[…]Kodak can’t count on a guaranteed revenue stream: If consumers abandon its products, sales will be zero, and the company will disappear. The history of private-sector duopolies and even monopolies is filled with such seemingly sudden disappearance acts: The A&P supermarket chain–if you’re under forty years old, you probably haven’t even heard of it–enjoyed a U.S. market share of 75 percent as recently as the 1950s. Big-box music retailers and bookstores were supposed to bestride the land like collosi at the turn of our new century, but Virgin mega-stores have all but disappeared, and Borders has just gone bankrupt. Dominant newspapers in one-paper towns were able to book some of the economy’s highest profit margins for four decades–more than 20 percent a year, on average, positively dwarfing such hated industrial icons as Walmart–yet with the explosion of Web-based competition, these onetime mints are now among the least attractive companies in the economy.

There is a positive correlation between an organization’s former dominance and its present inability to cope with  twenty-first century change. As technology business consultant Nilofer Merchant has aptly put it, “The Web turns old industries on their head. Industries that have had monopolies or highly profitable duopolies are the ones most likely to be completely gutted when a more powerful, more efficient system comes along.”

Matt Welch and Nick Gillespie, The Declaration of Independents

How quickly the giants can fall, even when you least expect them to. And it’s not just technology that can undo them. Markets shift, and what was a household staple just a decade ago is no longer. Leadership changes, and the once driving vision is lost.

Which organizations will fall in the next decade? Change is a constant. In the grand scheme of things, everything is vapor.

But what does that mean for us?

Maybe we should prepare ourselves to be more accepting when such changes happen.

Maybe we shouldn’t find ourselves as fearful or frustrated by the strength of certain industry leaders.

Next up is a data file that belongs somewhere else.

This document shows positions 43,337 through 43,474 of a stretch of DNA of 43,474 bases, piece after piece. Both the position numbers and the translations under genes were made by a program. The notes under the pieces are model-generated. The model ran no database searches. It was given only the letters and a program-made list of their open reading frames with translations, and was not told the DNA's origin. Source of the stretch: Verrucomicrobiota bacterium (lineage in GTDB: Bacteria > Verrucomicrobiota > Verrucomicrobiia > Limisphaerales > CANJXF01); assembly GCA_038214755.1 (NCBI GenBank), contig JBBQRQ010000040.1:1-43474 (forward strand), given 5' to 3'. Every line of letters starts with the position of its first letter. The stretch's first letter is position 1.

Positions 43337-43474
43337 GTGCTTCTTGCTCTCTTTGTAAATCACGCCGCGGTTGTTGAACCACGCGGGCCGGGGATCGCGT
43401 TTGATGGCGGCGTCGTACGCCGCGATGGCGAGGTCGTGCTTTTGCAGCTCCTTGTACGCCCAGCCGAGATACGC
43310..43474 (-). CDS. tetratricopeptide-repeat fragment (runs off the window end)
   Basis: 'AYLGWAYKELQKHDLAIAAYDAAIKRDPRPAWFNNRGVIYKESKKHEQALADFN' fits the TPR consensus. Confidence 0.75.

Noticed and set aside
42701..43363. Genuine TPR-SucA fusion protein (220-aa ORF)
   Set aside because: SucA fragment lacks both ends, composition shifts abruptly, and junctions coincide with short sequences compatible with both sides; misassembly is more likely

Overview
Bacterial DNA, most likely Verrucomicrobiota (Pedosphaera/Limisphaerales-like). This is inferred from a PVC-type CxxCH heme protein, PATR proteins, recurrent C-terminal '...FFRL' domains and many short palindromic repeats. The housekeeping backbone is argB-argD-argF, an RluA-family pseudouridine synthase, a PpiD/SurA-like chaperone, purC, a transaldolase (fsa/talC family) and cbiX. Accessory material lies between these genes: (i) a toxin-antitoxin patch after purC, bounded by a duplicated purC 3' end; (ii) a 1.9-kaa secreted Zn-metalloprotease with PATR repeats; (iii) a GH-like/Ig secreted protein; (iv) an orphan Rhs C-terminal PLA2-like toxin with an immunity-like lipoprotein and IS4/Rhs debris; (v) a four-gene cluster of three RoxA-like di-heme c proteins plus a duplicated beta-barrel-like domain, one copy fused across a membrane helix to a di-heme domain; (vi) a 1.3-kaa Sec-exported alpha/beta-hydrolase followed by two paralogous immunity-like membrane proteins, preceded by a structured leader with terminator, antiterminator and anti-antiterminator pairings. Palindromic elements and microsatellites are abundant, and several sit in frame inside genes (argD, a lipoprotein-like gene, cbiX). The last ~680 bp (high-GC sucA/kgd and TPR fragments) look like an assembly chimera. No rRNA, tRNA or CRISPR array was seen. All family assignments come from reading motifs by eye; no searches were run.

Maybe we need to take a longer view of the world around us, and just wait.

Think about all of the change in the last ten years. What do you think the next ten years will bring?

November 26, 2012 Posted by | Past and Future | , , , , , | 3 Comments


It’s Thanksgiving Day! Before you enjoy that turkey, and other traditional treats, take a moment and think about what you have to be thankful for. Even as we struggle with the worst moments of our lives, we can still find reasons to be grateful. Maybe today is one of those days for you, but I hope not. I truly pray that this Thanksgiving is a day full of joy and reminders of everything amazing in your life from the past year.

Here’s a little bit from my list:

  • I’m thankful for my God, the Father and Creator for the universe that we live in and all of the wonders in it. I’m thankful for the Earth, and the beauty that we find in it. I’m thankful for how the whole of creation inspires the creators within us.
  • I’m thankful for my Savior and Lord, Jesus Christ. I’m thankful for his sacrifice. I’m thankful for his mercy. I’m thankful for his words and his example. I’m thankful that I’m allowed to follow him.
  • I’m thankful for the Holy Spirit, the Helper and Comforter. I’m thankful for my growing understanding of his presence. I’m thankful for his guidance.
  • I’m thankful for my wife. For so many reasons, she is the perfect woman for me, and I wouldn’t have become the man that I am today without her inspiring and supporting me.
  • I’m thankful for my children, and the opportunity to raise them. I’m thankful that each one of them is different, and that they each teach me something new about myself.
  • I’m thankful for my family. My parents, grandparents, and sister. I’m thankful for the family I married into. I’m thankful for all of these voices speaking into my life.
  • I’m thankful that for the work that I am able to do. I’m thankful that I’m healthy enough, and skilled enough to work steadily. I’m thankful that my work allows me the time and resources to give back through my church and charities.
  • I’m thankful for the growing community of friends and mentors that are a part of my life. I’m thankful for what each one of them contributes. I’m thankful that I have been entrusted with each relationship.

There are so many reasons to be grateful, more than any list could cover. What are you thankful for today?

November 22, 2012 Posted by | Christ and Church, Food and Booze, Marriage and Family, Past and Future, Work and Money | , , , | Comments Off on Thankful